So, you’ve trailed the internet and found the best deal available and having spent an hour and a half looking you have saved the company £20! Or have you really saved £20?? We will ignore the hourly rate of somebody looking for 90 minutes just now and see whether the company has fulfilled their obligation to the employee who will undertake the trip.
If your employees have to travel for business of any kind, it’s up to you to ensure their safety as far as possible and communicate to them what to do in the event of an emergency. However duty of care is not just about emergencies and major world events – it could be someone losing their passport, missing a flight or falling ill while abroad. It’s also about those travel details that can improve your employees’ wellbeing, like making sure they don’t have to drive after a long-haul flight.
What is duty of care?
The perception and profile of duty of care has changed dramatically over recent years. Previously thought of as a concern for larger organisations, those with high risk travel or managing emergency travel situations – duty of care has now become a recognised essential for any travel programme.
Duty of Care refers to the moral and legal obligations of employers to their employees, contractors, volunteers and related family members in maintaining their well-being, security and safety when working, posted on international assignments or working in remote areas of their home country.
In those circumstances, individuals and organisations have legal obligations to act prudently to avoid the risk of reasonable foreseeable injury or exposures leading to ill health. This obligation may apply both to acts and omissions. In addition to that, the employers are due to build a broad culture within their organisation addressing the health, safety, security and well-being of their employees and other related collaborators to the business. To do so, they are expected to develop and deploy appropriate travel risk management approaches to protect people from possible harm.
The importance of duty of care
Making sure that your employees feel safe and taken care of gives you a number of benefits. Firstly, simplifying travel and removing any nuisances makes it easier for your employees to get work done.
Secondly, looking after employees is a good way of retaining the very best staff.
If you’re branching out into new markets, you might find yourself sending employees to destinations where travel isn’t straightforward. So it becomes even more important to put in place simple solutions for employees if they come into difficulty. There’s also a need to prepare your employees ahead of their trip, so that they can clearly understand necessary preparations and what to expect when they arrive.
How businesses manage duty of care
The management of duty of care varies by organisation. Some businesses have an established, extensive duty of care programme with cross-functional teams spanning the travel department, HR, security, risk management and senior managers. Often these organisations have safety engrained in their culture such as those operating in the energy and offshore industries.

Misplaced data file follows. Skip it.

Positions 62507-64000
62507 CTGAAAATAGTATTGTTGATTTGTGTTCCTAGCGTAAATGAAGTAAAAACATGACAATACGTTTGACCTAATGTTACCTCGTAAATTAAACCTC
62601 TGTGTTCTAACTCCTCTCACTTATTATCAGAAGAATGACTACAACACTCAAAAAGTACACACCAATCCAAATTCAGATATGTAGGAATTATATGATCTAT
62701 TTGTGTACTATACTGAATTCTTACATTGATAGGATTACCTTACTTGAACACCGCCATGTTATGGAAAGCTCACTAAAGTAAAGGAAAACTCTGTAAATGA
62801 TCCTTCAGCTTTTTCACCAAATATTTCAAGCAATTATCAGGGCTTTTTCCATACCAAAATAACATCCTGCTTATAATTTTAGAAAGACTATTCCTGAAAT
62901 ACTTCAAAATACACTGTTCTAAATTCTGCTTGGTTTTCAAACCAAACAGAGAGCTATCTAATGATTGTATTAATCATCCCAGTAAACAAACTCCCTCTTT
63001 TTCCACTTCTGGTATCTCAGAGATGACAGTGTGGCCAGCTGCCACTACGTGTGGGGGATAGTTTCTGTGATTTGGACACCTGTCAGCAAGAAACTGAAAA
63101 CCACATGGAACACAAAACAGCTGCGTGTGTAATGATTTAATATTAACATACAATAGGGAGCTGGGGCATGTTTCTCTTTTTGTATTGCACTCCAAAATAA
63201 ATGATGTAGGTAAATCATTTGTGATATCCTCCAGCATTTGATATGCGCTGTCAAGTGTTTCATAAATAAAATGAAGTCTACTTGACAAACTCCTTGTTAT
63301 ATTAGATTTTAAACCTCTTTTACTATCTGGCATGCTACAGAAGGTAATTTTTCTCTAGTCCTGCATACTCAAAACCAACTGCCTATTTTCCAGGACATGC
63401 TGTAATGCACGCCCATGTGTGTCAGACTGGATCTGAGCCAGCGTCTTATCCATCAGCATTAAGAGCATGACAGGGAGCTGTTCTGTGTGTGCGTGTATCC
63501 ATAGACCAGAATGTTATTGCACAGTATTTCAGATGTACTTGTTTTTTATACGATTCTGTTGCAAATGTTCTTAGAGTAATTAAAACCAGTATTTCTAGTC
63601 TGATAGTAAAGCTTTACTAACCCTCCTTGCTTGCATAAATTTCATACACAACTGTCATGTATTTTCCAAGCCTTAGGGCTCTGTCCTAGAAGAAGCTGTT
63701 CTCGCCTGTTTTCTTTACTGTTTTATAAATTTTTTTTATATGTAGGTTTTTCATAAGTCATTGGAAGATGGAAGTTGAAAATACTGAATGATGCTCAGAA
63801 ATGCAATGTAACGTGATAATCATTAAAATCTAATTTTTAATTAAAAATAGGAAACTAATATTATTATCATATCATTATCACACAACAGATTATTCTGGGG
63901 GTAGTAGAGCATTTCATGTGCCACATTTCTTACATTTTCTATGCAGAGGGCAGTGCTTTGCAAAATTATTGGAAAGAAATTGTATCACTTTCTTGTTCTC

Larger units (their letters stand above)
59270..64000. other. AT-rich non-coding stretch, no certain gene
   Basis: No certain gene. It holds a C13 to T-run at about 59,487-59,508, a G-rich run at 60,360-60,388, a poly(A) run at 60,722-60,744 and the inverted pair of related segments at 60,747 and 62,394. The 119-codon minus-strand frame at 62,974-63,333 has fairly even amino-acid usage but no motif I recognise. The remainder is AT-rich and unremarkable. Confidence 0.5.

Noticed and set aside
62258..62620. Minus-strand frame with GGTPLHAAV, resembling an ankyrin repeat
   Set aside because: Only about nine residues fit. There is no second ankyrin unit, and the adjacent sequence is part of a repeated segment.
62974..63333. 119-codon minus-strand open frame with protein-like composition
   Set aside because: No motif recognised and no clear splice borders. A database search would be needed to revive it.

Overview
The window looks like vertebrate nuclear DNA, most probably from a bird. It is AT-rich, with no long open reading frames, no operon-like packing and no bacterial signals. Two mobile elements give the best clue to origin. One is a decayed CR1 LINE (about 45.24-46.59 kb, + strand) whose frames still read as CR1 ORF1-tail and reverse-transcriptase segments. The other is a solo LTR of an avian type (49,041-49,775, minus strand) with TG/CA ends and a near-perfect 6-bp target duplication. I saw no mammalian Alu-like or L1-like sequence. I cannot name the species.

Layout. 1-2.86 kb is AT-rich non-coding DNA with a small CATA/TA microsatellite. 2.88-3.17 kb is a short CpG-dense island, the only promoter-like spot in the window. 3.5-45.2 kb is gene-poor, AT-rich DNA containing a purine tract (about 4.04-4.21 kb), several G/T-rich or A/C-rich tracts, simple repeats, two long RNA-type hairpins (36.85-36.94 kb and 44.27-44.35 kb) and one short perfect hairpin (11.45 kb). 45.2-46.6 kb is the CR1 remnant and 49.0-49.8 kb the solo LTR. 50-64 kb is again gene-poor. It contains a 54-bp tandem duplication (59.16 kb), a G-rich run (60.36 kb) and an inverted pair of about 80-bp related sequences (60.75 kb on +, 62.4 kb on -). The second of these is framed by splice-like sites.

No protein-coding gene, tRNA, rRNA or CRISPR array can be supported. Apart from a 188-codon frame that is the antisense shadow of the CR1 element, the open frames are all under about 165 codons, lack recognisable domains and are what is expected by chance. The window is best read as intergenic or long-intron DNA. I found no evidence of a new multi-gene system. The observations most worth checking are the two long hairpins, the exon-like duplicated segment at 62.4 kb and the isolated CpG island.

In other organisations, often smaller, departments such as HR or senior managers are solely responsible for ensuring the safety of travellers. In some cases, there is no direct reference to duty of care in travel policies – and reasons behind maximum driving hours for example, are not explicitly explained as a safety initiative.
Regardless of the size of your organisation, communication is vital. Travellers should be fully briefed before, during and after travel with necessary information and contact numbers – this includes familiarity with your travel policy. During travel it is important that employees have access to necessary information, such as who to contact in an emergency or specific high risk areas to avoid in their final destination.
How can a Travel Company help?
• Pre-trip reports – providing globally consolidated information on travel itineraries, particularly any booked to high risk destinations or out of policy
• Travel alerts – keeping travellers and travel teams up-to-date with any potential disruptions or global events
• Traveller profiles – key to any duty of care programme is ensuring that traveller profiles are current, including emergency contact numbers or records of any health issues
• Employee tracking system – tools that enable the travel or safety manager to understand where their travellers are at any one time, based on ticketed itineraries
• In-house 24/7 services – not just for emergencies but to deliver support at any time of the day and night, be that changing itineraries or asking for advice when travel is delayed
• Major emergency response management – should the worst scenario occur, having support from your travel management company in regards to emergency response teams and planning is a necessity so you can react quickly and efficiently
Want to know if you are fulfilling your duty? Please get in contact email@example.com or call 07841 920752 0131 467 7000 and we can help with putting a duty of care plan together or ensuring the one you have in place remains best practice, including the latest travel tools.